Designed to provide additional mutual investigative support and increase the effectiveness of communication between the departments, the agreement clarifies existing procedures, outlines responsibilities, and establishes a standardized process for collecting and sharing statistics. All responsibilities outlined in the agreement are consistent with the respective department’s current operations. The departments will work together to leverage training program opportunities and coordinate joint efforts, taking advantage of shared resources between the departments.

“I feel we have developed a creative and effective model that maximizes the resources available to both departments,” said Mr. Sutter. “It’s a model that might well serve as an example to other town and gown communities.”

“Working closely together is in the best interest of the community, and we look forward to maintaining our shared spirit of cooperation,” said Paul Ominsky, executive director of the University’s Department of Public Safety, adding that the agreement will be reviewed regularly by both departments to determine if any changes are necessary.

“The collaborative document dictates response protocols to crimes involving the university community; it’s clear, concise, and gives our officers an understanding about how they should respond,” said Mr. Sutter.

You may be surprised to learn that there are hungry school children right here in Princeton. But it comes as no surprise to Princeton Public Schools Superintendent Judith A. Wilson.

According to the school district, “food insecurity,” which means that there is no guarantee that the next meal will be provided for or that there is a nutritious snack available, can be an issue for as many as 12 percent of all children enrolled in Princeton schools.

In an effort to address this, the school district is joining efforts with the volunteer groups, Princeton Human Services Commission and Mercer Street Friends, and Princeton University.

Their “Send Hunger Packing” initiative not only aims to raise awareness of the situation but to do something to alleviate the problem by raising some $62,000 to cover the cost of providing Friday afternoon food packs for elementary school children who qualify for free or reduced-cost lunches to take home with them so that nutritious food will be available to children who might not be eating adequately over the weekends.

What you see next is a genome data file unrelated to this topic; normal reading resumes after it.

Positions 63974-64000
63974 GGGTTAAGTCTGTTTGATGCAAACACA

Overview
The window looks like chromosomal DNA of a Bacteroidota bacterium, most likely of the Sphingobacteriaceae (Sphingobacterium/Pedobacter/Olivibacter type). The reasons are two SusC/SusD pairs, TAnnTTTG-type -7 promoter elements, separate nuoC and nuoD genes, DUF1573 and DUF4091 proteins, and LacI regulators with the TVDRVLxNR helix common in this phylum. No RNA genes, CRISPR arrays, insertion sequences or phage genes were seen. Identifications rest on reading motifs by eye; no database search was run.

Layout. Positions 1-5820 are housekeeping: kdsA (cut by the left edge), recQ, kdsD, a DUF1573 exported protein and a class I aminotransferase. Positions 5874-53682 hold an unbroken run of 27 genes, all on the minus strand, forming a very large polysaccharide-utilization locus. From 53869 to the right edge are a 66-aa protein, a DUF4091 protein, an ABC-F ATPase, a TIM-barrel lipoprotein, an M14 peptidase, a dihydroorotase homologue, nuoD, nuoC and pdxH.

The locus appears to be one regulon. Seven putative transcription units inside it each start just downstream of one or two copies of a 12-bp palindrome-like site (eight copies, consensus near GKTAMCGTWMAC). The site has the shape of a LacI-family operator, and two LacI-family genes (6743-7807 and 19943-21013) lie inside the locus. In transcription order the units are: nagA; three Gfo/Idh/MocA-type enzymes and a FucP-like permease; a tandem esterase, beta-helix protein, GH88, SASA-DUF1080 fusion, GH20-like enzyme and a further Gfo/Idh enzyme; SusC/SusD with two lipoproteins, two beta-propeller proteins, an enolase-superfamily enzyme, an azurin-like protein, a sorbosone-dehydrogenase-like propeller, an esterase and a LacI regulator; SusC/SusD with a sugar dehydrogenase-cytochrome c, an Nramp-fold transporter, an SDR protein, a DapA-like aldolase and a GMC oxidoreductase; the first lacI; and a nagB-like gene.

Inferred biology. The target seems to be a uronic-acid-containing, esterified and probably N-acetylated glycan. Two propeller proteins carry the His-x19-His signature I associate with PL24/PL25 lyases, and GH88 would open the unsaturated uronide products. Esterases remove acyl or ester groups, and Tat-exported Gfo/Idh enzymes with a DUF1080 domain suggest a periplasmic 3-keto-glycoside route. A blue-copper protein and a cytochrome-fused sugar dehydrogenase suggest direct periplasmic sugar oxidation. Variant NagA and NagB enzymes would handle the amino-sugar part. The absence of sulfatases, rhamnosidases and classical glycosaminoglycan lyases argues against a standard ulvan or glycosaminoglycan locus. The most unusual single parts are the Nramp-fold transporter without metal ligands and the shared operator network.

“This is an important project that addresses a very basic need in the lives of many of our students,” said Ms. Wilson. “How can we seriously expect the best for children and student achievement if they are hungry?”

Kristin S. Appelget, director of Princeton University’s Office of Community and Regional Affairs, announced last Wednesday that the University will donate $10,000 toward the cost of the new program in Princeton’s four public elementary schools.

In addition to providing financial resources, Princeton University hopes to support the program in other ways, according to Ms. Appelget. “There are great opportunities for our students to take a volunteer role. It’s not just the initial financial resource, which of course is important, but there are other ways we will partner with this program, through the student volunteer corps, and faculty and staff. We already do campus food drives as an institution and have students who work with Mercer Street Friends.”

“I am delighted to celebrate the lead gift from the University,” said Mrs. Wilson “It is such a generous gift, twice what we hoped for and so meaningful for the whole community and it makes us realize once again the impact the University has in recognizing the social issues and setting very clear and high priorities for what it funds and recognizes.”

The program will begin by providing as many as 215 children at Community Park, Johnson Park, Littlebrook. and Riverside schools in kindergarten to fifth grade with a weekend supply of nutritious snacks and drinks.

A press release on the district’s web site reports that “On any given day, there are families in Princeton who do not have enough food. This hits younger children the hardest because they are dependent on what food might or might not be on hand for each meal. Weekends are particularly tough because children are not in school to receive free or reduced-priced breakfast or lunch.”

Film Fund Raiser

Ms. Wilson also had words of praise for Ross Wishnick and Leticia Fraga Nadler from the Princeton Human Services Commission and Phyllis C. Stoolmacher from Mercer Street Friends for their spearheading of a fundraising drive that will screen the film A Place at the Table, starring Jeff Bridges and Tom Colicchio at the Garden Theatre on Sunday, June 9, at 4 p.m. Tickets start at $50. The goal of $62,000 would fund the cost of the Friday food packs for two school years.

“So far we have raised $19,000 from institutions, individuals, and through our website, which is selling tickets to the event,” said Ross Wishnick of the Princeton Human Services Commission. “It has been amazing and a testament to the fact that people realize this is such a basic need.”

The Send Hunger Packing initiative could have multiple benefits, said Ms. Stoolmacher. “First and foremost it addresses an immediate need to provide food for children who might not be eating adequately over the weekends. It also makes people aware of hunger and the consequences of hunger and ideally aware that we need better public policies to address this issue.”

For more information or to purchase tickets,call (609) 751-7463 or visit: sendhungerpacking.ticketleap.com or www.sendhungerpackingprinceton@mercerstreetfriends.org.